Thursday, October 23, 2008

Painting Pottery

“Whatever you can do, or dream you can, begin it! Boldness has genius, power and magic in it!” – Goethe

One of my all-time favorite quotes. It came to mind recently as my family was planning a day out for my daughter’s birthday.
She was turning 11, a big deal. It’s a wonderful family tradition that whoever in the family is celebrating a birthday gets to pick the day out. For my 40th, it was test-driving a Mini Cooper and Indian food. My kind of fun.

She was struggling to come up with an idea that she thought we would all enjoy. Her top choice, skiing lessons for the four of us, would have been great fun, but became a victim of the post-holidays budgetary blues. She just wasn’t quite sure what to choose. So I, ever the helpful paternal figure, put forward a number of exciting alternatives: bowling, ropes course, swimming at a pool with one of those giant slides. The stuff of champions, a day devoted to getting the blood pumping and the muscles churning. “No, Daddy,” came the reply. The women in my family, aged 7, the last days of 10, and somewhere north of my age, had come up with a plan. We were going to spend the day painting pottery.

Now I pride myself on being the kind of dad who gets involved with anything and everything my daughters love. I attend dance recitals, I drive to horseback riding lessons, I sit for hours and help with piano practice. I’ve even been to one of these paint-your-own-pottery studios before. They frighten me. Shelf upon shelf of empty white vessels awaiting the vision, the splash of color, the deft stroke of the brush. Everything I don’t have.

Even the colors are out to trick you. They look a certain way when you disgorge them onto the palette. They appear completely different when you apply them to your gleaming white nut bowl or postage stamp dispenser. And then, four days later, when you return to pick up your piece after it has cooked in a kiln, the colors are something else again. What you thought was going to turn out crimson and daffodil is in fact now puce and ochre. Not what you had in mind.

But my oldest daughter was only turning eleven once and I am a trooper. This was her day and I could do this. My initial alarm subsided to crafty plotting. Rembrandt I am not. Painting without numbers was out of my league, but I did think of a way I could participate. I’d bring along my trusty laptop and practice my form of art. The girls would paint. And I would reflect, record the momentous day by crafting words, and occasionally help out with useful comments. “Yes, sweetie, those colors match perfectly.” Actually, I knew they would never ask my opinion on hue or tone. They long ago figured out that I have no clue about the difference between mauve and burgundy, but I would celebrate their work and enjoy my own.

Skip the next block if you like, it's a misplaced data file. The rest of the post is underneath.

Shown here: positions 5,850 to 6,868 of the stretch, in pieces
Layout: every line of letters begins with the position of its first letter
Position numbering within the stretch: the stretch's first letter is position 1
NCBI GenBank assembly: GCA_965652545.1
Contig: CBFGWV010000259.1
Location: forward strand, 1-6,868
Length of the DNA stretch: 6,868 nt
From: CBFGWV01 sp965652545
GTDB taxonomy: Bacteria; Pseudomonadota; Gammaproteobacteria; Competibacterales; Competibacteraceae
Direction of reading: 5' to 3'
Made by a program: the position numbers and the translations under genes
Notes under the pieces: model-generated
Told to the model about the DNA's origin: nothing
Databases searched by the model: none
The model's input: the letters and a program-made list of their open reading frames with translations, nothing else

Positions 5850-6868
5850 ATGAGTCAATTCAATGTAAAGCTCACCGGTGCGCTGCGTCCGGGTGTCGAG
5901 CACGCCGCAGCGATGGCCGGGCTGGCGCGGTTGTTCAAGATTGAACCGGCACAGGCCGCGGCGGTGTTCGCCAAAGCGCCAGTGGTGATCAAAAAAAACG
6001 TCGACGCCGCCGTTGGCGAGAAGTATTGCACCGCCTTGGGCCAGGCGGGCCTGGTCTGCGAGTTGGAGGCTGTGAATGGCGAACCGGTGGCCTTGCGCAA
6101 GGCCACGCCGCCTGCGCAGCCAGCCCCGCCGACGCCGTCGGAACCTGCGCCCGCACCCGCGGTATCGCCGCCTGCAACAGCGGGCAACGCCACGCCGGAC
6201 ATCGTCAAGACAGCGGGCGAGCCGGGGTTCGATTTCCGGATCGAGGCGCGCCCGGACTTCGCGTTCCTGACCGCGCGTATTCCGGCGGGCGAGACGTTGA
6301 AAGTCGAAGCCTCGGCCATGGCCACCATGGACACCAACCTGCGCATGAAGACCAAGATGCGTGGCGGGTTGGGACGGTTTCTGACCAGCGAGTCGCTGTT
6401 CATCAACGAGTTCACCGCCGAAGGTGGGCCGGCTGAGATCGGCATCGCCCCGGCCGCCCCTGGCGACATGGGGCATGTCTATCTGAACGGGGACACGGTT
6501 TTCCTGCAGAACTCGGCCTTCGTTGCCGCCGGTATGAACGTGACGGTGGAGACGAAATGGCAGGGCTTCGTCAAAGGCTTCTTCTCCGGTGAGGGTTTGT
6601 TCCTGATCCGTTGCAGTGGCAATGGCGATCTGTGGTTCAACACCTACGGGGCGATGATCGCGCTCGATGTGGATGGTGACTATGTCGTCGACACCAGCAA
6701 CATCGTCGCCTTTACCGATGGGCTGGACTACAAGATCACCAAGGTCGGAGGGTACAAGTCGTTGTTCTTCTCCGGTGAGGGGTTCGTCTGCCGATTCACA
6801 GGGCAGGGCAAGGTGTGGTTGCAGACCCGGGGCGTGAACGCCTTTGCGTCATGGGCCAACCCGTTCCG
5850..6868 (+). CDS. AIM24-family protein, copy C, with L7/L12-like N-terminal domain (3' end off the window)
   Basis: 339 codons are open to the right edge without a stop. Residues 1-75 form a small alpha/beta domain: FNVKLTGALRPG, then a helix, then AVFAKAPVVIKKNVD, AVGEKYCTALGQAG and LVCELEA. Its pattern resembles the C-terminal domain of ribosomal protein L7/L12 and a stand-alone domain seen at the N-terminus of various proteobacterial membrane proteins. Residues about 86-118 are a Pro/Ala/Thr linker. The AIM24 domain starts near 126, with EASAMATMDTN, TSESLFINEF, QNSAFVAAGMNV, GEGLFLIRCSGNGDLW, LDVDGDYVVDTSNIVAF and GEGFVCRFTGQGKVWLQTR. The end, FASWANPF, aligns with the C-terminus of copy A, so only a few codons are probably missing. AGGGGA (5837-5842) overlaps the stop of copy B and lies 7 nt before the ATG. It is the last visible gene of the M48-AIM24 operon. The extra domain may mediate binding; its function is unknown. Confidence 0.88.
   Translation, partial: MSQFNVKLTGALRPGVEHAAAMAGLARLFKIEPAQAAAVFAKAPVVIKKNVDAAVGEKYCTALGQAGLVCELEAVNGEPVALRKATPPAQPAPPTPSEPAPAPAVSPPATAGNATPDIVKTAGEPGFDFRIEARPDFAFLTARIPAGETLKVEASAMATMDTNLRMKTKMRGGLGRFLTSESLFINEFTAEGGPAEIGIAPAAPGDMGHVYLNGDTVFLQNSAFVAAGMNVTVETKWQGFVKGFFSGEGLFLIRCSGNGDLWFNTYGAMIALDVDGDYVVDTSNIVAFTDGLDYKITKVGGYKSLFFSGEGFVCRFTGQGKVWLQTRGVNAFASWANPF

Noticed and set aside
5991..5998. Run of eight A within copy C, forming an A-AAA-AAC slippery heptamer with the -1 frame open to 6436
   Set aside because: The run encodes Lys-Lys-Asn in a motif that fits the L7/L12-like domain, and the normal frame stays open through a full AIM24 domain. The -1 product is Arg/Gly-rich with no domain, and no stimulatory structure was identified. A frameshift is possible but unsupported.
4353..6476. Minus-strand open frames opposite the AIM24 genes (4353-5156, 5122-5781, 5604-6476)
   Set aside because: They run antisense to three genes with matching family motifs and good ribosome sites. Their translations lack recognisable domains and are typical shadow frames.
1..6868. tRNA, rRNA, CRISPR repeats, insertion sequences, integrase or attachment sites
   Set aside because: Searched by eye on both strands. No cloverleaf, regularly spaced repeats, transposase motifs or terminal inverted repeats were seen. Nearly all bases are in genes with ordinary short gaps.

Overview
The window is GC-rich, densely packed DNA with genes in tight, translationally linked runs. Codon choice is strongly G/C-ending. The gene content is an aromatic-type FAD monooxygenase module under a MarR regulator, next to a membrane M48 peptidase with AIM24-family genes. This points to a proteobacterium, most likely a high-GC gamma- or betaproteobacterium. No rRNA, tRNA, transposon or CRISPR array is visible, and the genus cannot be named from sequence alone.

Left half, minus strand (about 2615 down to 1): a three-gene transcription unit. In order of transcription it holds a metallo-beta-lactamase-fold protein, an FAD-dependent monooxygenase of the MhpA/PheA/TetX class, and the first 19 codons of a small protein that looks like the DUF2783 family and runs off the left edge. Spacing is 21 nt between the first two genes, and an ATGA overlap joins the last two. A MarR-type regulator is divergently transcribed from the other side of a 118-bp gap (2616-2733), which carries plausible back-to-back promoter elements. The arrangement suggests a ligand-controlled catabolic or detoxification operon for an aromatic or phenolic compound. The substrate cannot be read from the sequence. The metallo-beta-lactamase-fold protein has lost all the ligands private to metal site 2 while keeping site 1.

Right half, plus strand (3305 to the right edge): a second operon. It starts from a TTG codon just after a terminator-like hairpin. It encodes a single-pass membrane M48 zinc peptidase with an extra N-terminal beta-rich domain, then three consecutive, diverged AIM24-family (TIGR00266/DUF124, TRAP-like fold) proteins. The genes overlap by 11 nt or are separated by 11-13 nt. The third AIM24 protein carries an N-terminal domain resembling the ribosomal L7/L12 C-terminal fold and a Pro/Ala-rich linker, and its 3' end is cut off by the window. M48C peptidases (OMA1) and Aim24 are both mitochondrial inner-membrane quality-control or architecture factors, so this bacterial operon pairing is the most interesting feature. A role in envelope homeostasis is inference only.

Then, at the last minute, as we were preparing to leave, one of those really good parenting moments came to me. It happens once every so often. What kind of dad doesn’t fully participate in his daughter’s birthday fun? What kind of party pooper am I that I couldn’t set aside my ego for a few short hours and take a risk? The computer stayed home and I ventured forth, minivan full of family, to Ceramics in the City.

We arrived. There were squeals of delight. My older daughter picked out a framed mirror. On previous visits with friends, she had already completed the horse head piggy bank, the wacky penguin statuette, and the handy pot with the puppy on the lid. My youngest immediately fell in love with the snowman placard with “Let it Snow” in fancy lettering. My wife, already a pro at this paint-your-own lark, gravitated towards a truly complex mosaic project.

And me? Left wandering, staring at all those blank slates, wondering what on earth I was going to do? What shaped bowl would I pick? Did I actually need a bowl? What color would it be? What design? Could I design? Why is bisque, apparently the name for unfired clay, named after lobster soup? Would I still be pondering these questions when the creative womenfolk in my life were finished and out the door?

With internal tension rising, I did what I know helps – a few deep breaths and a prayer to the Lord God Almighty – helllllppppp! Then I remembered the words of Goethe. I also figured that if this didn’t kill me, it would make me stronger. Who was I to disappoint my only eldest child?

I opened my mind and came across a small oval bowl which I felt I could handle. Well, it’s not really oval but I’m not so hot on my exotic shapes either. I perused the three ring binder labeled ‘Ideas’ and came across some stencils. Perfect – I had been formally trained to stay within the lines. Armed with this new safety net, I poked my nose above the wall of comfort and began. I created – in a medium other than words. Slowly, bit by bit, the scary stuff evaporated and I began to relax. Have fun even.

I selected my colors, I designed a background, and took meticulous care over my final design and finish. I used purples and yellows and greens, smooth textures and rough. I painted a gorgeous butterfly and a happy little caterpillar. I scripted three words which I aspire to be: connected, trusting, passionate. I loved this project. I was in the zone. No one could stop me now. When I next looked up, my wife and daughters had washed their brushes, put on their coats and were heading for the door. Two hours had passed by. “I’m not finished,” I wailed. They were gracious enough to wait, but they were ready for tea.

The bowl now sits on my writing desk, a messenger from a place called risk and a monument to my own boldness and creativity.

My own photo.

No comments: